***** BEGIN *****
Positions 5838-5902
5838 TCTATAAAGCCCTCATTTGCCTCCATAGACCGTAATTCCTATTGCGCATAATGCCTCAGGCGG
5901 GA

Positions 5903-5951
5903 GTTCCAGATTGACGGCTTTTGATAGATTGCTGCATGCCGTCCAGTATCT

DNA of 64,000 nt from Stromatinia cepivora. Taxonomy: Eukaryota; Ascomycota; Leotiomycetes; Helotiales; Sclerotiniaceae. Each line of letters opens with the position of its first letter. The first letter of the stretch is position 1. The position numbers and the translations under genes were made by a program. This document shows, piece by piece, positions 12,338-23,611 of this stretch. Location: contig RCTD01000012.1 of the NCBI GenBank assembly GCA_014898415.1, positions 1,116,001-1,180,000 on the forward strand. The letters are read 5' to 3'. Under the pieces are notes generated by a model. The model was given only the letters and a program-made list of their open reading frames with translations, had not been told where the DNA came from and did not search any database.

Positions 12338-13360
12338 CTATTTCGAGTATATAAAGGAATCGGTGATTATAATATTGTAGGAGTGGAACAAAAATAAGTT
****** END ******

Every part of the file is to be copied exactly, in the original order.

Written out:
Positions 5838-5902
5838 TCTATAAAGCCCTCATTTGCCTCCATAGACCGTAATTCCTATTGCGCATAATGCCTCAGGCGG
5901 GA

Positions 5903-5951
5903 GTTCCAGATTGACGGCTTTTGATAGATTGCTGCATGCCGTCCAGTATCT

DNA of 64,000 nt from Stromatinia cepivora. Taxonomy: Eukaryota; Ascomycota; Leotiomycetes; Helotiales; Sclerotiniaceae. Each line of letters opens with the position of its first letter. The first letter of the stretch is position 1. The position numbers and the translations under genes were made by a program. This document shows, piece by piece, positions 12,338-23,611 of this stretch. Location: contig RCTD01000012.1 of the NCBI GenBank assembly GCA_014898415.1, positions 1,116,001-1,180,000 on the forward strand. The letters are read 5' to 3'. Under the pieces are notes generated by a model. The model was given only the letters and a program-made list of their open reading frames with translations, had not been told where the DNA came from and did not search any database.

Positions 12338-13360
12338 CTATTTCGAGTATATAAAGGAATCGGTGATTATAATATTGTAGGAGTGGAACAAAAATAAGTT